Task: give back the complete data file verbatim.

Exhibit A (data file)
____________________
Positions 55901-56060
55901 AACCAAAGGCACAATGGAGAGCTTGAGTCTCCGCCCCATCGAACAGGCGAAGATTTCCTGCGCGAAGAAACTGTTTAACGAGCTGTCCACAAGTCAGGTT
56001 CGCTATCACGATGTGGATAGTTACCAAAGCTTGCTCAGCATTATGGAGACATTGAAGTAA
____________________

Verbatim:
Positions 55901-56060
55901 AACCAAAGGCACAATGGAGAGCTTGAGTCTCCGCCCCATCGAACAGGCGAAGATTTCCTGCGCGAAGAAACTGTTTAACGAGCTGTCCACAAGTCAGGTT
56001 CGCTATCACGATGTGGATAGTTACCAAAGCTTGCTCAGCATTATGGAGACATTGAAGTAA